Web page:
Maximizing opportunities between air and earth for the greater good of all, moss began an atmospheric and terrestrial revolution.  Along with algae, it created an oxygenated atmosphere, making this space more habitable.  Through the weathering of rock with their root-like structures, moss cultivated soil. Growing together in tightly bound communities to conserve resources and communicate, moss also provided a physical nursery from which other plant and animal life would spring. This led to the forests and plant-covered earth we now inhabit.  A living affirmation of the fractal nature of existence, each cushion of moss sustains a micro-rainforest, complete with predators, prey, and a thriving food web. 

Today, still a master of microscopic minimalism, moss has survived history with around 22,000 current species worldwide.  Remaining small and simple has been the key to its fundamental efficiency.  To reduce requirements, moss only grows as big as necessary, keeping assimilation of raw materials easy.  Lacking the more evolved structures of higher plants, moss takes in nutrients and water directly through its tissues, which are only one cell-layer thick. This highlights just how sensitive they are, identifying them as indicators of healthy habitats.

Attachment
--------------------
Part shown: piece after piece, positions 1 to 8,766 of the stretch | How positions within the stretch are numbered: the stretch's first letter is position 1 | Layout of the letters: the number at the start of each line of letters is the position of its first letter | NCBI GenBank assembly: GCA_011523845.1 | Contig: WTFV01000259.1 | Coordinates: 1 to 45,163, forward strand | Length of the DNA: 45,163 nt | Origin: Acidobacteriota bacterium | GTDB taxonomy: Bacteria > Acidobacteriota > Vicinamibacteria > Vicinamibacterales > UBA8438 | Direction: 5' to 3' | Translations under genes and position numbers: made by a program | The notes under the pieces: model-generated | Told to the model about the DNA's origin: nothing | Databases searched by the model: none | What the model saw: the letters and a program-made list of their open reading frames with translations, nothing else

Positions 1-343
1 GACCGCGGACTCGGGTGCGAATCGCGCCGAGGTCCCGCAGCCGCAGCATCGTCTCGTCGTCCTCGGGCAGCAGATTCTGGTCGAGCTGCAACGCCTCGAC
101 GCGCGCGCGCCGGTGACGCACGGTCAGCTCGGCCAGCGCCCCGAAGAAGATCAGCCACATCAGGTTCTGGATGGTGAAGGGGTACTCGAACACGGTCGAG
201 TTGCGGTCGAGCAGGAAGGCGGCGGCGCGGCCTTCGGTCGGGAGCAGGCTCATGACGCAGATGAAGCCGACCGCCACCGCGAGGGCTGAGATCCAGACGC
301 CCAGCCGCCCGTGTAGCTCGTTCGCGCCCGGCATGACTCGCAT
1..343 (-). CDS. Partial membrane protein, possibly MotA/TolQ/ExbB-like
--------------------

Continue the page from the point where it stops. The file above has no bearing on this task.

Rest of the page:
Moss inhabits places considered unfavorable by most plants, utilizing their small size and adaptive ability to become strikingly specialized or remain generalized. One often pictures a lush rainforest of moss flourishing on all available surfaces.  At the same time, it can persist on our barren rock outcrops, the branches of towering frozen pines, in the cracks of a sidewalk, on roofs, and even traveling on the shell of a turtle. Displaying its amphibious demeanor, moss’s main concern on land is water availability.  To sustain life in the variety of environments it does, moss exhibits the skill of desiccating, or drying up.  Halting photosynthesis, it patiently awaits the return of water and favorable conditions.